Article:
Spacewalking astronauts replace blurry camera on robot
Cape Canaveral, Fla. — Spacewalking astronauts provided some necessary focus to the International Space Station’s robot arm on Friday.
Astronaut Joe Acaba unbolted a blurry camera from a new robotic hand installed two weeks ago. He then popped in a spare, which flight controllers quickly tested from Houston. The replacement provided crisp, clear views.
Sharp focus is essential when the space station’s robot hand grabs an arriving supply ship and anchors it. The next delivery is a few weeks away, prompting the quick camera swap-out.
Orbital ATK, one of NASA’s commercial shippers, plans to launch a cargo ship from Virginia on Nov. 11.
Acaba and the station’s commander, Randy Bresnik, were supposed to go spacewalking earlier this week. But NASA needed extra time to add the camera repair to their chores.
This was the third spacewalk in two weeks for the space station’s U.S. residents. Bresnik performed the first two with Mark Vande Hei.
Acaba was barely outside an hour when he had to replace one of his safety tethers, which keep him secured to the orbiting outpost and prevent him from floating away. Mission Control noticed his red tether seemed frayed and worn. Bresnik went to get him a spare. Spacewalking astronauts always have more than one of these crucial lifelines in case one breaks. They also wear a jetpack in case all tethers fail and they need to fly back to the space station.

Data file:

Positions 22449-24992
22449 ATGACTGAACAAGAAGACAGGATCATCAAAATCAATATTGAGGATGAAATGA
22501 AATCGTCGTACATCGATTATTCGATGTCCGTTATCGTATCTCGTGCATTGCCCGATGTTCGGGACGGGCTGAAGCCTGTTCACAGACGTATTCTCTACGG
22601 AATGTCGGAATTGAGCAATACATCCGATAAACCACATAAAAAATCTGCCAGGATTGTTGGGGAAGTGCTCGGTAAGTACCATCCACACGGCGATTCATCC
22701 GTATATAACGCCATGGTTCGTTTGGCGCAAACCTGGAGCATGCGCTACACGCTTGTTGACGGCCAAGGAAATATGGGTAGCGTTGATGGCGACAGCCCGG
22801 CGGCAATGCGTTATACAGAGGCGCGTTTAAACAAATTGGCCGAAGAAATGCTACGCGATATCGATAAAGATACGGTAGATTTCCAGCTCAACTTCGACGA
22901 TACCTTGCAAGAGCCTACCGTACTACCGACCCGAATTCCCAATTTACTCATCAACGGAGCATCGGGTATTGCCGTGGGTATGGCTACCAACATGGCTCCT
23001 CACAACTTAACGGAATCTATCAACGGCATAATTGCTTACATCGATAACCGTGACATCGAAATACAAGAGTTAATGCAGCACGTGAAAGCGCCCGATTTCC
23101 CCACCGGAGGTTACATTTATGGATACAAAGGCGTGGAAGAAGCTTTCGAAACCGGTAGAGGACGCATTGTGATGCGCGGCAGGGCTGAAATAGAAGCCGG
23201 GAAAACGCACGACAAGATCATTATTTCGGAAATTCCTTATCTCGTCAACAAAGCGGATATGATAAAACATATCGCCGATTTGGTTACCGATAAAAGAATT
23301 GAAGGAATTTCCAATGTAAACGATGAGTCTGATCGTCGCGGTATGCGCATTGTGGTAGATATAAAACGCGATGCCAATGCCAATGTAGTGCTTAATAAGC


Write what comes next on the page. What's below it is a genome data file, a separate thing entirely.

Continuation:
Later in the spacewalk, the right hand controller on Acaba’s jetpack popped out unexpectedly — more than once — and Bresnik had to help him with that as well.
Friday’s spacewalk — expected to be the last one for the year — also saw the astronauts lubricating the new robotic hand, installing a high-definition camera, replacing a fuse and removing thermal insulation from spare electronics. Early next year, astronauts will replace the hand on the opposite side of the 58-foot robot arm, Canada’s main contribution to the space station. The original latching mechanisms are showing wear and tear since the arm’s launch in 2001.
The 250-mile-high complex is currently home to three Americans, two Russians and one Italian.
A one-time teacher, Acaba is the first astronaut of Puerto Rican heritage; his parents were born there. He ventured out on Friday’s spacewalk as the station soared above the hurricane-ravaged island, where much of his extended family lives.
“There’s a whole line of people looking up and smiling today as you get ready to head out the door,” Bresnik told him.
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